5. seated cable overhead tricep extension – 25lbs x 18
  6. pilates bananas – bodyweight x 10R/L x 2

Despite working my upper body more frequently, I was more sore after this workout than the lower – especially in the lats. What has surprised me about our first week is that we’re not doing traditional weight exercises – bicep curls, tricep extensions, etc. I love that I am learning more creative ways to lift weights, and I imagine they are working both the main and stabilizing muscles more than basic sets alone. I also love how core work is dotted throughout. I can only do so much core before I burn out, so spreading it throughout really helps.

arrowswide

Here are some notes from Erin about this week’s program:

For lower body this week, I chose free motion squats to try to sort out what was causing your low back pain and to work on the glute activation.  I chose the lunges to work on glute activation as well – the offset foot position really gets the front glute working (if done properly, of course).  I also always include a glute/ham exercise and a single joint exercise, plus core work in every lower body workout. 

For upper body, I had made a note that you weren’t feeling your pullups in your back when we did your assessment.  It’s a little easier for me to cue back work when I can actually touch your back and when you’re not concerned with pulling your bodyweight, so I prefer lat pull downs for back activation work.  I chose the pushups on the medicine ball as a chest strength variation b/c I know you’re strong enough to do pushups correctly.  I always include a shoulder exercise in upper body workouts and vary whether we work the anterior, medial, or posterior delt for balance.  I also include arm work (biceps or triceps depending on the week) and core work. As a side note, core work does include the front, sides, and back of your midsection

I’m nervous and excited to see where week 2 takes me!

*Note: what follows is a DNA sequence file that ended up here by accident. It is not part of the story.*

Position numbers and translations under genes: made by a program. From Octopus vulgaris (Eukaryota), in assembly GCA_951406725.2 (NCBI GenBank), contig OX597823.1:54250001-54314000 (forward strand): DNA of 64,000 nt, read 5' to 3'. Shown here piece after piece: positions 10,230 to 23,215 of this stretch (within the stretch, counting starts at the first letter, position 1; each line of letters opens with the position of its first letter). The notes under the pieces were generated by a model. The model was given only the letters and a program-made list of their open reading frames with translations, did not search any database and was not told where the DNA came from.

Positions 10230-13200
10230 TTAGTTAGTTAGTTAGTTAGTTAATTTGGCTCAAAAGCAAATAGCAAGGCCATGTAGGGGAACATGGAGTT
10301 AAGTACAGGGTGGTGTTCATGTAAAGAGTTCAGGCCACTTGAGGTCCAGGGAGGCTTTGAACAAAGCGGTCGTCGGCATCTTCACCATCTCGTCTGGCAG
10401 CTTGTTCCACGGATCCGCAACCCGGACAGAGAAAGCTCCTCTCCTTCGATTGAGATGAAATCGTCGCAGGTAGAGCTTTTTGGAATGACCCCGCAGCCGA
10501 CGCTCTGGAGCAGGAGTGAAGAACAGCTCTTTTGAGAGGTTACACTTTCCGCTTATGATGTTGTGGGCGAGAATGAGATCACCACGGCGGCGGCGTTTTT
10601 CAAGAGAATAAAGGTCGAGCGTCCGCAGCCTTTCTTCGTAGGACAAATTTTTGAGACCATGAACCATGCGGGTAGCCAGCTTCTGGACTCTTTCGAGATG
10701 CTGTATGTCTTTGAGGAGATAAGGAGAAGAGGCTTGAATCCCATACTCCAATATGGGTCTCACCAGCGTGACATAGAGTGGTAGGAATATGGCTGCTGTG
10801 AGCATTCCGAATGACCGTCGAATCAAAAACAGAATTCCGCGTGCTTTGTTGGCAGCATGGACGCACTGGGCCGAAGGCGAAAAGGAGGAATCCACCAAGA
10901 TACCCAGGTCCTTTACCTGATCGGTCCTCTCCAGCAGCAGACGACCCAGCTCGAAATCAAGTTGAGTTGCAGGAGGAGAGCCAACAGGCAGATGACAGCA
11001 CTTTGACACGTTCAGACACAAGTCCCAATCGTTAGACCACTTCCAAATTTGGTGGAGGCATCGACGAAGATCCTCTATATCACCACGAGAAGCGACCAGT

Previous post:

Next post:

{ 27 comments… read them below or add one }

1 Anna February 7, 2014 at 11:35 am

Awesome! I can’t wait to read more about your experiences. I’ve used a trainer before and found her to be so motivating.

Reply

2 Cassie February 7, 2014 at 11:44 am

That’s great you are getting adventurous with your weight training! It definitely is a different “tempo” then cardio, or even circuit training, but when done right it leaves you just as fatigued. The core activation for your squats is a great cue- usually lower back pain is either due to tight hamstrings, or to a core imbalance.

I weight train often , and I noticed after having my baby last year, I had some issue with more full body lifts (like deadlifts and squats) due to a weakened core. For me, it was weakened ab muscles along with the fact that when I was lifting pregnant, I couldn’t brace my core-so I had to rework on that bracing sequence for the lifts. I definitely had some lower back issues and joint problems (due to not keeping my torso as upright as i needed it for my high bar back squats and front squats) until I corrected that problem.

Also, the cue for the pull ups is awesome! I’ll admit, I felt pretty bad ass when i could start busting out some strict, full range of motion pull ups ;).

Reply

3 simple green moms February 7, 2014 at 1:08 pm

yay love this post and LOVE weight training! =) so excited to see how you enjoy this process!!!

Reply

4 Maureen February 7, 2014 at 2:12 pm

Being trained one on one is the best. I love when there is a small TRX class and it’s only 2-3 of us and a trainer. I get more support than where there are 10 other people.

Reply

5 Kelly February 7, 2014 at 3:36 pm

I’m just getting into weight training and really like it. It’s a group class, but thats what I can do for now. 37 pushups!!! You go! I can barely do 10… hopefully slowly but surely will be my motto!

Reply

6 Michelle @ A Healthy Mrs February 7, 2014 at 3:36 pm

What a great trade! I’m excited to hear how the whole training process goes for you!

Reply

7 Shel@PeachyPalate February 7, 2014 at 3:43 pm

Love having a new challenge especially when it’s custom designed for you! Did you have to repeat the workouts or just do each one once over the week?

Reply

8 KathEats February 7, 2014 at 4:10 pm

Just once

Reply

9 Wren February 7, 2014 at 4:57 pm

37 pushups!! Wow!! That’s not easy — even for some men! Congrats & bet you will notice results in no time.

Reply

10 Alison @ Daily Moves and Grooves February 7, 2014 at 5:55 pm

How awesome! 37 push-ups in a row is amazing! It sounds like this workout program will be great for building strength and activating muscles in places that might often be neglected. Thanks for sharing your plans!